Disclaimer: I’m not saying that any one of these is an indicator of an eating disorder. A perfectly healthy person may have a few. I’m saying that I displayed all of these when I was suffering from my eating disorder. It is such a secretive illness that I haven’t seen some of these symptoms printed anywhere before, but it’s just the way I suffered, and the case may be different for someone else.

If it helps anyone, I would be very pleased. Pass it along to someone who you think might be interested. Leave comments. I believe in open communication: “You’re only as sick as your secrets”.

1) Look at their hands

Bulimics pry their fingers down their throat to gag and this is not often easy to do. Teeth indentations are common around the knuckle area. My hands bore these marks; it looked like I’d been biting myself. To hide this fact, many bulimics go on to use other objects (like the end of a toothbrush) instead.

2) A change of eating schedule

When sufferers do allow themselves to eat, it’s often in a very regimented and restricted fashion. This is hard when you’re eating in a family environment and you have to follow the times others set for you, so you make your own. If someone suddenly says they want to eat at 6pm when it’s always 7pm, ask them why.

3) Secretive Eating

Some people fast through the day, and then are starving by nighttime and rather than admit to anyone they are eating, do it in secret. Usually then one is filled with self-loathing, and then the downward spiral into purging begins.

4) Sudden interest in cooking

Extreme calorie regulation can occur when a sufferer may allow themselves to cook. If I had to eat, I’d do it on my terms. So, there was no oil used, no butter, no dressing. Very boring, but at least you could say, “Hey, I am eating!”

5) Sudden interest in the grocery shopping

A follow on from above. If you buy all the ‘right’ foods to begin with, you eliminate any temptation to ‘cheat’.

6) Sudden interest in fitness magazines

What’s wrong with this, you might say? Nothing, in itself. But these magazines usually have somewhere a feature on calories in certain foods, or do some sort of profile on a food group. And many people with eating disorders memorise calories counts. I used to know the calorie count of anything.

7) Sudden interest in tabloids, specifically ‘thin’ shots

Many magazines have these sorts of features: “All your favourite skinny stars!” and “Portia deRossi – anorexic or stressed out?” Naturally, most people look at such pictures with a mix of disgust and pity, but those with eating disorders may envy these women and gaze at the pictures with some sort of ‘awe’. If you catch anyone doing this, ask, “Do you think this person looks sick to you?” If they pause before answering, wonder why.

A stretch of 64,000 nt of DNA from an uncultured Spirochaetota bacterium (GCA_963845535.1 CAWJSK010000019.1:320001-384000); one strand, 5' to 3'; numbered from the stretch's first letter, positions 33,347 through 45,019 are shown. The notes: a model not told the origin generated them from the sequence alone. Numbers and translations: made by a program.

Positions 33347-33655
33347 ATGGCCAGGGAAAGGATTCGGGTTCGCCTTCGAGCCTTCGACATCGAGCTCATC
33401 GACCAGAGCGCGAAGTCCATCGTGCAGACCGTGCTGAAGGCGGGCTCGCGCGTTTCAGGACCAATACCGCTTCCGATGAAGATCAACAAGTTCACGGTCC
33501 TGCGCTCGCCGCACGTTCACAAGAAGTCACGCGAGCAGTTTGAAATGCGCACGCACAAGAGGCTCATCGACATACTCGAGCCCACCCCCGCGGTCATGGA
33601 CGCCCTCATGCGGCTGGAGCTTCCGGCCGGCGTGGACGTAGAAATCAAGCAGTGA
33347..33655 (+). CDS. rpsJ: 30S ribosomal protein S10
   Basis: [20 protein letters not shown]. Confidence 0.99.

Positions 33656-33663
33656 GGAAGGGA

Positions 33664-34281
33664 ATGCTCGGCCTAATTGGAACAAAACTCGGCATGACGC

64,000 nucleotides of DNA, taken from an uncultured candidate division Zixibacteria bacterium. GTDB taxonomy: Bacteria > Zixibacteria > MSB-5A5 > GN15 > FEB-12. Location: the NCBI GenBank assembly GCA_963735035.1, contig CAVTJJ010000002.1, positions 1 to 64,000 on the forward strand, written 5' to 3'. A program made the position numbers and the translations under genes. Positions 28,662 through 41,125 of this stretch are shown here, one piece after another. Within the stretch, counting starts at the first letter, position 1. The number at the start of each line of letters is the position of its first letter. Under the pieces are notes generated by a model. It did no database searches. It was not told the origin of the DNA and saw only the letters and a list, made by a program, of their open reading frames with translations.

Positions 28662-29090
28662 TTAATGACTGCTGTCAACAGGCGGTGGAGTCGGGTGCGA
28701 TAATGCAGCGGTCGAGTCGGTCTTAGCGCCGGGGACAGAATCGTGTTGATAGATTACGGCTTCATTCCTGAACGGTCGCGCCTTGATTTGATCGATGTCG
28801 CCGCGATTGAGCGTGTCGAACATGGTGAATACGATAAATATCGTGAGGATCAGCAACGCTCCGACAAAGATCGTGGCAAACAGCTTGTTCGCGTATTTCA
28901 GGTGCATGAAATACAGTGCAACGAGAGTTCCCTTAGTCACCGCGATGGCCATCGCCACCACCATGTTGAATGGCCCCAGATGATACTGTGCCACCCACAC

8 ) Complains of sore teeth

If someone you know has lost a lot of weight fast, a vitamin or mineral deficiency may make their teeth aches, even if they’ve been to the dentist recently, with no abnormal report.

9) Feels the cold

I used to wear three or four layers in the autumn and still be freezing. I’ve set my clothes on fire twice from standing too close to a fire to keep warm.

10) Hair Loss

My hair began falling out by the handful.

11) ‘How can you eat that?’ – transference of their own issues

This is a painful one. I would often pass (loud) judgement on others when I saw them enjoying food: “Don’t you know how unhealthy that is?” “Do you know how much fat is in that custard tart?” “Don’t you feel disgusting once you’ve eaten that” “Do you know how much time you need to spend on the treadmill to work that off?”

Naturally, on the inside I was insanely jealous these same people could enjoy their food. I would pick at the remains on the plate, miserable and bereft of self-esteem and confidence. Then I would go buy something bad and do a point (3).

12) Wears baggy clothing

It’s ironic, but the skinnier I got, the more aware I was of people staring at me negatively, so I’d just try to cover up more. I wore a lot of Adam’s clothing: and a 6ft 5 inch man clothes on a 5ft 4 inch girl isn’t a great look.

13) Fatigue

I was too tired to do anything – except go to the gym. I would make allowances for that, but nothing else. So if someone you know is doing the same, ask them why.


Karen Andrews is the creator of this website, one of the most established and well-respected parenting blogs in the country. She is also an author, award-winning writer, poet, editor and publisher at Miscellaneous Press. Her latest book is Crying in the Car: Reflections on Life and Motherhood.